Market research firm JATO Dynamics, in their report published recently mention about Toyota, PSA/Peugeot-Citeron and BMW being the car makers who are most likely to be the ones capable of reaching the CO2 targets set by the European Union. The CO2 restrictions imposed is to endeavor that by 2015 the average CO2 level of the cars selling in Europe is maintained at a level of 130 g/km.
For reaching the set target every year there is a progressive lowering of the CO2 emission levels being set by the European Union. It was 145.9 g/km in 2009 and was lowered to 140.9 g/km for 2010. Automakers who do not comply with the emission standards being laid down would face heavy penalty starting next year when the regulations come into force in letter and spirit.
For every vehicle produced between 2012 and 2018 car makers would be penalized €5 per unit for the first g/km of CO2 and then €15 for the second gram, €25 for the third gram and €95 from the fourth gram onwards. This boils down to a €5 million fine or $7 million in converted rates for a company that manufactures 1 million cars and is off the CO2 emission standards by 1 g/km.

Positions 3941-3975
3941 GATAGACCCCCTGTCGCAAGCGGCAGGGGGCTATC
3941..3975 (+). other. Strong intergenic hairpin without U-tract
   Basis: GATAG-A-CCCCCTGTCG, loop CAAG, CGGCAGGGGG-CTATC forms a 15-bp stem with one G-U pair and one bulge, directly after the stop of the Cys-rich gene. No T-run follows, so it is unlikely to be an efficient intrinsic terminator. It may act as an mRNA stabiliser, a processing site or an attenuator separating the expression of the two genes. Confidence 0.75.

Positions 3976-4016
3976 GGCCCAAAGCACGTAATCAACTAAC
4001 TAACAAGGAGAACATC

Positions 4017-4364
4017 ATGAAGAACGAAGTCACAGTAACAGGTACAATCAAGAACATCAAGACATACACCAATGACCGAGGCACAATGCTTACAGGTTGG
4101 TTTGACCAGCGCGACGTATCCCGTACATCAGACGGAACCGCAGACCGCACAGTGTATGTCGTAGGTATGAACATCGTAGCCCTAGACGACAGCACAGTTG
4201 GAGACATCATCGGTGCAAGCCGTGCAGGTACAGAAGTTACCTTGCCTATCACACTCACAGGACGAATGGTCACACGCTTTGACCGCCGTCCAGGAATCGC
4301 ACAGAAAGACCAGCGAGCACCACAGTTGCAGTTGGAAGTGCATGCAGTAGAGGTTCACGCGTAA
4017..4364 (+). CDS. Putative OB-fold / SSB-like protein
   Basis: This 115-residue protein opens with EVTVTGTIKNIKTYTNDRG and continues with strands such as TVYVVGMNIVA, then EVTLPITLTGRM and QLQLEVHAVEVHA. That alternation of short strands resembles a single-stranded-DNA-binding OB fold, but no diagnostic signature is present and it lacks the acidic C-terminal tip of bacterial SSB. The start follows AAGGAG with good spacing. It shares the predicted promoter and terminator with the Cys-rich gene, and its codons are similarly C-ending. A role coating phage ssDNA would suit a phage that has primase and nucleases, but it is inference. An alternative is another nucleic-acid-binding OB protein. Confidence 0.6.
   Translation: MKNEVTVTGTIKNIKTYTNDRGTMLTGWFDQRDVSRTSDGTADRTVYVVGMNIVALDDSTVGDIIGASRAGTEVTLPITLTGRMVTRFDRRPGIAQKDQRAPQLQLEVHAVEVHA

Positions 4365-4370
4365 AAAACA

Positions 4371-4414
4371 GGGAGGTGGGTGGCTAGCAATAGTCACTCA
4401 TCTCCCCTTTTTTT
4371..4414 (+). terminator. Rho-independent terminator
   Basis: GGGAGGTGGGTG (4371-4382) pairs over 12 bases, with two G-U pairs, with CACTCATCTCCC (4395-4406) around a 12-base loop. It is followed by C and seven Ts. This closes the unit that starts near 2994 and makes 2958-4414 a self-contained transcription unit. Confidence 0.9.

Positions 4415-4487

As per the threshold set for this current year, the ones closest to the target, that is Toyota, PSA and BMW would have to reduce the overall emissions by seven percent. There are the other car makers like Daimler, Mazda and Nissan who are way out of the set target of the year and need to reduce their CO2 emissions by 19.8 to 17.6 percent.
Last year it was Fiat that had the lowest CO2 level with that of 125.9 g/km. The company has to reduce it to 116.1 g/km by 2015. The CO2 emission standards calculated by the European authorities are created on a weigh-based system. Being the largest seller of small cars the manufactures has the lightest of cars, 1.067 kg or 2.353 lbs, in 2010 in the automotive market.